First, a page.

Being nice to my future self

Friday 14th October 2016

I've been working on this as a concept for a long time and I wanted to write it down to clarify it for myself, although of course you're welcome to read it too. 

You what?

It's a pretty straightforward idea. When I was young I used to go out and get blind drunk or whatever, even when I knew that I had to get up early to work the next day.

Come the morning and the inevitable hangover, I'd be cursing myself for not taking it easy or going to bed before 3am. 

After a while, I became aware that the person who had to get up early was actually me, and I could make life better for that person. It's not just me, research suggests that most people have the same level of compassion for their future selves as they do for other people in the present. 

This idea was first described by Derek Parfit in a book called Reasons and Persons in the 1980s. He suggested that our future selves aren't really us at all, which comes about by a series of tiny changes in ourselves, day by day.

As psychologist Hal Hershfield says

It's fine to think about that future self as another person—it just has to be another person you feel close to and have a lot of overlap with. The marriages that work best and the friendships that work best are the ones where people feel like the other person is almost part of them. So perhaps the key to being "future-conscious" is making sure that, insofar as our future self feels like someone else, it's someone we love and care about.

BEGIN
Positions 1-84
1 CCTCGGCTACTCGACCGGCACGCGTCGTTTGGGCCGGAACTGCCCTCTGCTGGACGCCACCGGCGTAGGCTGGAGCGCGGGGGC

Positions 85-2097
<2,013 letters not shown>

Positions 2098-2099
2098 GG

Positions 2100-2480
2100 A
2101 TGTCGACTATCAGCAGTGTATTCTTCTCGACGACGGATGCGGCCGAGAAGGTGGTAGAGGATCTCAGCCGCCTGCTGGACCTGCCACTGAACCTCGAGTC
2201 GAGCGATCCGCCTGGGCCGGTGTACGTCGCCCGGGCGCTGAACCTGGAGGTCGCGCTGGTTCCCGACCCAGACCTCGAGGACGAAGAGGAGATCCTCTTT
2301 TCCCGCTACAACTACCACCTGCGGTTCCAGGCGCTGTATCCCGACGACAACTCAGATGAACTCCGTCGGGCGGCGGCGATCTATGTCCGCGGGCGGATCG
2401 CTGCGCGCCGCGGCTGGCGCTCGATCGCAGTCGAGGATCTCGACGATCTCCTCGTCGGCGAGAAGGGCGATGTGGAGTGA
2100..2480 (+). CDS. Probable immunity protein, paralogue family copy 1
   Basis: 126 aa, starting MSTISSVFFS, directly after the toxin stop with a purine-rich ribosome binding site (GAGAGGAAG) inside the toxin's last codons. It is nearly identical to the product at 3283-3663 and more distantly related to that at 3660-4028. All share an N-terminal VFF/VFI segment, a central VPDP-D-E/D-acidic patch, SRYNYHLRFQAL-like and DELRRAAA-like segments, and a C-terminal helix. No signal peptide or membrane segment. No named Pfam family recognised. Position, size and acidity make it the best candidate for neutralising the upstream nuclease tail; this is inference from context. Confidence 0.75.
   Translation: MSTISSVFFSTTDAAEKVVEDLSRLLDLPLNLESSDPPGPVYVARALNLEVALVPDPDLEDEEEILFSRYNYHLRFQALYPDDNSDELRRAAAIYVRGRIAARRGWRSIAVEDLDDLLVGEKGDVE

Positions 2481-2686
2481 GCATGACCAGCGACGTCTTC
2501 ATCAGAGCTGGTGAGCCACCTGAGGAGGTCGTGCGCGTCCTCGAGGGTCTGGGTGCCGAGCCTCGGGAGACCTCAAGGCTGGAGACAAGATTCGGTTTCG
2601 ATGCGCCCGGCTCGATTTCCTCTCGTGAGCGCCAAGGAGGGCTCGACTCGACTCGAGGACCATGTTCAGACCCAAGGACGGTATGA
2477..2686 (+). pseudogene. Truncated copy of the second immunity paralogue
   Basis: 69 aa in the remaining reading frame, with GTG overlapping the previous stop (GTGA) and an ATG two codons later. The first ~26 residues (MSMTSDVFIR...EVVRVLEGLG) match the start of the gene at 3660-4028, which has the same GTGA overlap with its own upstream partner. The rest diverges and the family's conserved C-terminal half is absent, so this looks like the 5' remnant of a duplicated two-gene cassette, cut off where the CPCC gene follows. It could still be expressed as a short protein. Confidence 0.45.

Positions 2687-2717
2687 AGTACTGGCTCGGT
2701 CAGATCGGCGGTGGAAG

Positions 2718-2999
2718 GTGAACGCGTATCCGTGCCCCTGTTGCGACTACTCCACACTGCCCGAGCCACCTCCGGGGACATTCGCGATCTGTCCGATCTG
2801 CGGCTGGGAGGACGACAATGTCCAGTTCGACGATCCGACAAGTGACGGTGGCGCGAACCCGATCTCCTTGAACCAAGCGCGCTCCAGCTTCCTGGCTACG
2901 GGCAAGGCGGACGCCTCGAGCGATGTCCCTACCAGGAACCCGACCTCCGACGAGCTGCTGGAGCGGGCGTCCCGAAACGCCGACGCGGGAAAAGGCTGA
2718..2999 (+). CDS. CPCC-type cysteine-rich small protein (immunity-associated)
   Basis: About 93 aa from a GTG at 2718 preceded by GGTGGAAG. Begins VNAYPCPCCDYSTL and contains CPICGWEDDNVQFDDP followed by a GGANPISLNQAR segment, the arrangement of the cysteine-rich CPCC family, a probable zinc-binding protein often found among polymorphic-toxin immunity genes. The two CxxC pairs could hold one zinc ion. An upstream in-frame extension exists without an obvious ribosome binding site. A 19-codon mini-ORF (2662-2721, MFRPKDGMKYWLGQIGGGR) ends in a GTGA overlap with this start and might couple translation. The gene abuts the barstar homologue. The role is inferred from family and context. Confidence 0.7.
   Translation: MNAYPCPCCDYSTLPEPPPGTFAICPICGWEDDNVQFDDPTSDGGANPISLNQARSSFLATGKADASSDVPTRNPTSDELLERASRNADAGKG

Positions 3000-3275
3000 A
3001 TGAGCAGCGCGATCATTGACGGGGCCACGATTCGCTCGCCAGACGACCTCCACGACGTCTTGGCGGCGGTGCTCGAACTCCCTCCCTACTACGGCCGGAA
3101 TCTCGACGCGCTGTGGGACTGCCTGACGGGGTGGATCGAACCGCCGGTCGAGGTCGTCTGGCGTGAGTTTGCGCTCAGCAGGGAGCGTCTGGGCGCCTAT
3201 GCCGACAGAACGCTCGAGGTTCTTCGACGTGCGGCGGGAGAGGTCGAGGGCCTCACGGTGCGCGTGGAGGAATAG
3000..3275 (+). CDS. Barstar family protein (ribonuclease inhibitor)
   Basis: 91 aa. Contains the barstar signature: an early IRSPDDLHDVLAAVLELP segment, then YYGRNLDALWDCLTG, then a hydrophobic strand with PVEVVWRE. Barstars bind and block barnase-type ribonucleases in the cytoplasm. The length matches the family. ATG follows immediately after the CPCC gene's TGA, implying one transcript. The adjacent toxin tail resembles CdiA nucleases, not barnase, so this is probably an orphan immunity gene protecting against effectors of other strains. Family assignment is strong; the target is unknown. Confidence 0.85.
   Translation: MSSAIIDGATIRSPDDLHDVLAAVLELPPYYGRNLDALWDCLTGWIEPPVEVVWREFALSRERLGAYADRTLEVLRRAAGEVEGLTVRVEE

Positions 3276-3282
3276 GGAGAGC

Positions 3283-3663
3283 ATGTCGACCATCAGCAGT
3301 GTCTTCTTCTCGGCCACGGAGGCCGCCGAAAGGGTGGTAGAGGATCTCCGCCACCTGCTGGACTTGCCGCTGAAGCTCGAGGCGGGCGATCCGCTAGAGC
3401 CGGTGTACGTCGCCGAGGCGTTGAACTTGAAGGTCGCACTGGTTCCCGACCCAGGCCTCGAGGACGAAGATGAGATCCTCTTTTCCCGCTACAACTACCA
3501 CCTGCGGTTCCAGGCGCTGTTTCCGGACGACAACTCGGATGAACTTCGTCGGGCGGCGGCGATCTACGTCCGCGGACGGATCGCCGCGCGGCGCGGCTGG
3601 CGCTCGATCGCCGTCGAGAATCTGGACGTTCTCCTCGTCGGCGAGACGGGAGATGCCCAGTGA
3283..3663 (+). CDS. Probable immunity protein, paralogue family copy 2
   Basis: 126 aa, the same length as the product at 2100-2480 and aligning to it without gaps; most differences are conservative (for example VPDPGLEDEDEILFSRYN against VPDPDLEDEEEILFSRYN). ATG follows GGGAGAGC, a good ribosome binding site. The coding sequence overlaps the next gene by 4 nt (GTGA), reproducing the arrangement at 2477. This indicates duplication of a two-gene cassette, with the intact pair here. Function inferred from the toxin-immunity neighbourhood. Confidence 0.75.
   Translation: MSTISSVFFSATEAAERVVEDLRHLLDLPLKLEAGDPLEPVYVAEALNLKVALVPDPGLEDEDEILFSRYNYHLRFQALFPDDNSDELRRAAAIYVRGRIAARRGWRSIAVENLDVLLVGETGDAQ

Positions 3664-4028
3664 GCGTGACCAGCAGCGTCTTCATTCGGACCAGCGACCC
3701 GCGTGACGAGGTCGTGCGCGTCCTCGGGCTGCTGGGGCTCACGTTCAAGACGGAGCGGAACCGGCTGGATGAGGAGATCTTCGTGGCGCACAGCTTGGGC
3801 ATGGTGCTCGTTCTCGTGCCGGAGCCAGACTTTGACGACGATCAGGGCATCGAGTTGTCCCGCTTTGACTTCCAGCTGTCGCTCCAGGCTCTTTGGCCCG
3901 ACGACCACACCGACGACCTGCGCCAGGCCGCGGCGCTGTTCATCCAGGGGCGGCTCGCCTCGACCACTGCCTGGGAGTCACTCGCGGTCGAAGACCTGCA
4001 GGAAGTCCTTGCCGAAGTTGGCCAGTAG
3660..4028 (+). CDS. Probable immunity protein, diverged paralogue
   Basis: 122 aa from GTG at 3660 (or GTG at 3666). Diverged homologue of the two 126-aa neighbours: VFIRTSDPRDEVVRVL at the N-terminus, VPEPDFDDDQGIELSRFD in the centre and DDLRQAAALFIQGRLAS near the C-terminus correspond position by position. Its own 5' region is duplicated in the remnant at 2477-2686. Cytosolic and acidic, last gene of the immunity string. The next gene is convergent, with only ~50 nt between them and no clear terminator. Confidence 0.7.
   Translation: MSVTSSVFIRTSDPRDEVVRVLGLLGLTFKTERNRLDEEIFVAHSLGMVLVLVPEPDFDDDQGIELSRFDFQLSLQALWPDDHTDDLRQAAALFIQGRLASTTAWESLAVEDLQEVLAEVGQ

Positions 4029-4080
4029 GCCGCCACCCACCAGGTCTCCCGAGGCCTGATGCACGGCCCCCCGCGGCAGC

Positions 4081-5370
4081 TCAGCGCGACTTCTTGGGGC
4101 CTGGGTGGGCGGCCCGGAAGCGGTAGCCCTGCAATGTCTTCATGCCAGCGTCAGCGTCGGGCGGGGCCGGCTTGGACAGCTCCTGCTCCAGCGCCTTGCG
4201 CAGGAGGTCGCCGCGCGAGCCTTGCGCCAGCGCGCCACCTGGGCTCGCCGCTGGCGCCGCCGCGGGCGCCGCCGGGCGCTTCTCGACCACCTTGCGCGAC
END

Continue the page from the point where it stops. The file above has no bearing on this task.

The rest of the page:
How does this help?

By making you more connected with your future self, you're less likely to procrastinate and more likely to do things that are beneficial.

There's now a website, futureme.org, where you can write emails to your future self. I've written myself a message to be delivered a year from today, containing my hopes for what my future self will be doing. 

US Bank Merrill Edge have launched a website called Face Retirement that shows how you're going to look at retirement age in an effort to make you save more into your pension.

I really hope I don't look like this at 67.

But I get the general principle. Feel like eating the entire cake? Want to stay up to 5am because Bryan's still awake and you have Fear Of Missing Out? Might as well finish the bottle? 

Think about what your future self would say, and listen to them/you.

Tomorrow morning you'll feel okay, and you can say "thanks, me from the past!"

 

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